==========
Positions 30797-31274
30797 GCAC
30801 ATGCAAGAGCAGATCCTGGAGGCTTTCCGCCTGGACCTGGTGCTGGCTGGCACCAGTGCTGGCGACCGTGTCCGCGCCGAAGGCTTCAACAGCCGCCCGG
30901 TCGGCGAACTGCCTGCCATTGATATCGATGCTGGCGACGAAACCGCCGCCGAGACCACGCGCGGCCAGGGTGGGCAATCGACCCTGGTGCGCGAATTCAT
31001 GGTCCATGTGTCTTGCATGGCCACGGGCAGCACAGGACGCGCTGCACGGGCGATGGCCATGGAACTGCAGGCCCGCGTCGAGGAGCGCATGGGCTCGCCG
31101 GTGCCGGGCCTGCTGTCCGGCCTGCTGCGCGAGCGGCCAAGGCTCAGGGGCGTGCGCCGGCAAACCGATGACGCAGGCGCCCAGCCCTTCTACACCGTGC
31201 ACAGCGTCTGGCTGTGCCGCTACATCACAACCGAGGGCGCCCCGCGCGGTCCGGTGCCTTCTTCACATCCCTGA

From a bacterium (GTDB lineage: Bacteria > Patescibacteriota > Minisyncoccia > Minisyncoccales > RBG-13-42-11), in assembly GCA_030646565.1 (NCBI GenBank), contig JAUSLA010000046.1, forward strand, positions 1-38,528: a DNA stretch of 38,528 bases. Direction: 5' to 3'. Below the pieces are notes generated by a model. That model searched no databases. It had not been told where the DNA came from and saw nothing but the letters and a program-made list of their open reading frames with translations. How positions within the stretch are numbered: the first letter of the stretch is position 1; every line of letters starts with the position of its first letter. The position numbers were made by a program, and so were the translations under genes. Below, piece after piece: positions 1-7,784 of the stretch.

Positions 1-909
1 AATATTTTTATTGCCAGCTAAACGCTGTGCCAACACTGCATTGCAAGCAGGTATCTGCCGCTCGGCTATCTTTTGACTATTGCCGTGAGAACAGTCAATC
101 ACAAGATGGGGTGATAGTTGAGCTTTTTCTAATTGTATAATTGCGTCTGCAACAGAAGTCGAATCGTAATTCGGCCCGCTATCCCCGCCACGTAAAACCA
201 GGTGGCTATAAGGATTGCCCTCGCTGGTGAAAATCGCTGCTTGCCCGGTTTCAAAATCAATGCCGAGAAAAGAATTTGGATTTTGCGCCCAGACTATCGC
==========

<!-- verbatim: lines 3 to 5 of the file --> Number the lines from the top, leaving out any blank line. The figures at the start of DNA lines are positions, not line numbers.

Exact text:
30801 ATGCAAGAGCAGATCCTGGAGGCTTTCCGCCTGGACCTGGTGCTGGCTGGCACCAGTGCTGGCGACCGTGTCCGCGCCGAAGGCTTCAACAGCCGCCCGG
30901 TCGGCGAACTGCCTGCCATTGATATCGATGCTGGCGACGAAACCGCCGCCGAGACCACGCGCGGCCAGGGTGGGCAATCGACCCTGGTGCGCGAATTCAT
31001 GGTCCATGTGTCTTGCATGGCCACGGGCAGCACAGGACGCGCTGCACGGGCGATGGCCATGGAACTGCAGGCCCGCGTCGAGGAGCGCATGGGCTCGCCG